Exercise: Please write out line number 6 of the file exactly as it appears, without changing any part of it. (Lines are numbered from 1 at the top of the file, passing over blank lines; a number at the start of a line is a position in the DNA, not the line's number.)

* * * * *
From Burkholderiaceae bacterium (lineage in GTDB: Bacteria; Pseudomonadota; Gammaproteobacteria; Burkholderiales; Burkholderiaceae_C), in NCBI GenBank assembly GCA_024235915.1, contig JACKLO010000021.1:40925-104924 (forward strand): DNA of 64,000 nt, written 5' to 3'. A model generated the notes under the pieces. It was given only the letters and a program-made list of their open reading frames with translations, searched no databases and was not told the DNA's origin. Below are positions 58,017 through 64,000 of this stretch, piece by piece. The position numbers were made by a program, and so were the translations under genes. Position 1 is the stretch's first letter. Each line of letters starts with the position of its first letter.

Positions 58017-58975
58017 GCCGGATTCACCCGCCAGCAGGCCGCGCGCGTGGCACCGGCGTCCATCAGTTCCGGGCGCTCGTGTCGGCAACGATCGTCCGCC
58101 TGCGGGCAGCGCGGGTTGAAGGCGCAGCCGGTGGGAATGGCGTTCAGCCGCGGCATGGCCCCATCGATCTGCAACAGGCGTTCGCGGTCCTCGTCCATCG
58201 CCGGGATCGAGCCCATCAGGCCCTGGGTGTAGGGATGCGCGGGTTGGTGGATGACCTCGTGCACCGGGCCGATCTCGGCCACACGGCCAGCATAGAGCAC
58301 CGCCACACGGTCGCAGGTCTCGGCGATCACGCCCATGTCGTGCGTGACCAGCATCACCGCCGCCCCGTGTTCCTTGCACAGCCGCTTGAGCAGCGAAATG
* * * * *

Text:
58301 CGCCACACGGTCGCAGGTCTCGGCGATCACGCCCATGTCGTGCGTGACCAGCATCACCGCCGCCCCGTGTTCCTTGCACAGCCGCTTGAGCAGCGAAATG